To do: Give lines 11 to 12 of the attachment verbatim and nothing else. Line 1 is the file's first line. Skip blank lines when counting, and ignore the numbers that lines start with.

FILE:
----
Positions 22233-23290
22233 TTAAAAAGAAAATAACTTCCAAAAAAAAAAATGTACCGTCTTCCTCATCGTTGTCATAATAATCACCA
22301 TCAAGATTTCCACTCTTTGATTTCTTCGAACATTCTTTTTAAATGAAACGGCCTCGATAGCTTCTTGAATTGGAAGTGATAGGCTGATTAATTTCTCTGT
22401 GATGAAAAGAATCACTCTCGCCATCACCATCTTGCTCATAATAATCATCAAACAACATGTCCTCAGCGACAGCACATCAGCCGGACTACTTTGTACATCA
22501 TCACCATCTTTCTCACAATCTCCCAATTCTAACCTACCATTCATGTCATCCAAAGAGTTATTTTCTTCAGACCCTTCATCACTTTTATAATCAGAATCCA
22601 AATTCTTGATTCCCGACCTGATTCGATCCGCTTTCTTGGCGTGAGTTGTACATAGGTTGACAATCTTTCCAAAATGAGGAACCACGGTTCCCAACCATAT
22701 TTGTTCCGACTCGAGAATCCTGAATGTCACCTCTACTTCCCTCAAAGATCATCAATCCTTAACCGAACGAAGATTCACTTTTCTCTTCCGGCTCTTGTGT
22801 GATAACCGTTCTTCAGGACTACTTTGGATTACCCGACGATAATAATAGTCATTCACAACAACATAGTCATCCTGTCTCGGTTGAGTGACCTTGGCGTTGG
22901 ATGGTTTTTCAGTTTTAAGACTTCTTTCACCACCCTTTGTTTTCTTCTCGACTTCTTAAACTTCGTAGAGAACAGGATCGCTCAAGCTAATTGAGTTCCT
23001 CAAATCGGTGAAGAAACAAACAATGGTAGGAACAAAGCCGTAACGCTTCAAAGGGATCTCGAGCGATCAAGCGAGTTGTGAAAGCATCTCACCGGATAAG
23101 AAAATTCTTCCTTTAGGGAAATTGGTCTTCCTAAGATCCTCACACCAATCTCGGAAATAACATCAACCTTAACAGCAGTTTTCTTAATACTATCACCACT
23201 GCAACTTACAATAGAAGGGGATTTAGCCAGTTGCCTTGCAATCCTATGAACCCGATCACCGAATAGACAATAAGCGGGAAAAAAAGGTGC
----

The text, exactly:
23101 AAAATTCTTCCTTTAGGGAAATTGGTCTTCCTAAGATCCTCACACCAATCTCGGAAATAACATCAACCTTAACAGCAGTTTTCTTAATACTATCACCACT
23201 GCAACTTACAATAGAAGGGGATTTAGCCAGTTGCCTTGCAATCCTATGAACCCGATCACCGAATAGACAATAAGCGGGAAAAAAAGGTGC